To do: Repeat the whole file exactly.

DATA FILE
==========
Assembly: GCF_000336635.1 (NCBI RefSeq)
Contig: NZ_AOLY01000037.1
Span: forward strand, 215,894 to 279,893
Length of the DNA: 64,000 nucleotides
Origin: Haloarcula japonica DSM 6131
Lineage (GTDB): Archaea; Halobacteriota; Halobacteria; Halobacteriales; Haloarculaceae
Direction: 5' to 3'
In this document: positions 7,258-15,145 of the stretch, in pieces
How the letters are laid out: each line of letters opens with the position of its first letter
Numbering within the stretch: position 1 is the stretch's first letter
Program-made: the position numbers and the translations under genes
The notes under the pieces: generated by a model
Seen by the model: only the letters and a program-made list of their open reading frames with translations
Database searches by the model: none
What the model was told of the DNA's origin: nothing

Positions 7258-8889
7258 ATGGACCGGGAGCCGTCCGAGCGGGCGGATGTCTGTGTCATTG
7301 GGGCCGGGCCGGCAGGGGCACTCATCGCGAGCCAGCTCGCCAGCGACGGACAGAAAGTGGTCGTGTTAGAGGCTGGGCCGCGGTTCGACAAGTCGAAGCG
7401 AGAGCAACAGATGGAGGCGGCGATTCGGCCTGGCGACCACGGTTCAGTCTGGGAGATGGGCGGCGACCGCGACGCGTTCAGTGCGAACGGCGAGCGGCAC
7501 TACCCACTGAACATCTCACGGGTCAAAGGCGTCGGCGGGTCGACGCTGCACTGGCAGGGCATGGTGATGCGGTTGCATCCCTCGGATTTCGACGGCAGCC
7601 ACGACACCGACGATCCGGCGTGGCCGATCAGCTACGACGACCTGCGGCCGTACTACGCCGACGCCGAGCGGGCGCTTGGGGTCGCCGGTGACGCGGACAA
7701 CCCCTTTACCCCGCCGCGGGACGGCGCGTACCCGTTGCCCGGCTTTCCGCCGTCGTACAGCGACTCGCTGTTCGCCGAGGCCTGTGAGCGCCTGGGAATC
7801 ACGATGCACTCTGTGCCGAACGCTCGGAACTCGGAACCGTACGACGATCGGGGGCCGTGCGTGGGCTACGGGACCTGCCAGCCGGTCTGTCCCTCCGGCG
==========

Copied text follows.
Assembly: GCF_000336635.1 (NCBI RefSeq)
Contig: NZ_AOLY01000037.1
Span: forward strand, 215,894 to 279,893
Length of the DNA: 64,000 nucleotides
Origin: Haloarcula japonica DSM 6131
Lineage (GTDB): Archaea; Halobacteriota; Halobacteria; Halobacteriales; Haloarculaceae
Direction: 5' to 3'
In this document: positions 7,258-15,145 of the stretch, in pieces
How the letters are laid out: each line of letters opens with the position of its first letter
Numbering within the stretch: position 1 is the stretch's first letter
Program-made: the position numbers and the translations under genes
The notes under the pieces: generated by a model
Seen by the model: only the letters and a program-made list of their open reading frames with translations
Database searches by the model: none
What the model was told of the DNA's origin: nothing

Positions 7258-8889
7258 ATGGACCGGGAGCCGTCCGAGCGGGCGGATGTCTGTGTCATTG
7301 GGGCCGGGCCGGCAGGGGCACTCATCGCGAGCCAGCTCGCCAGCGACGGACAGAAAGTGGTCGTGTTAGAGGCTGGGCCGCGGTTCGACAAGTCGAAGCG
7401 AGAGCAACAGATGGAGGCGGCGATTCGGCCTGGCGACCACGGTTCAGTCTGGGAGATGGGCGGCGACCGCGACGCGTTCAGTGCGAACGGCGAGCGGCAC
7501 TACCCACTGAACATCTCACGGGTCAAAGGCGTCGGCGGGTCGACGCTGCACTGGCAGGGCATGGTGATGCGGTTGCATCCCTCGGATTTCGACGGCAGCC
7601 ACGACACCGACGATCCGGCGTGGCCGATCAGCTACGACGACCTGCGGCCGTACTACGCCGACGCCGAGCGGGCGCTTGGGGTCGCCGGTGACGCGGACAA
7701 CCCCTTTACCCCGCCGCGGGACGGCGCGTACCCGTTGCCCGGCTTTCCGCCGTCGTACAGCGACTCGCTGTTCGCCGAGGCCTGTGAGCGCCTGGGAATC
7801 ACGATGCACTCTGTGCCGAACGCTCGGAACTCGGAACCGTACGACGATCGGGGGCCGTGCGTGGGCTACGGGACCTGCCAGCCGGTCTGTCCCTCCGGCG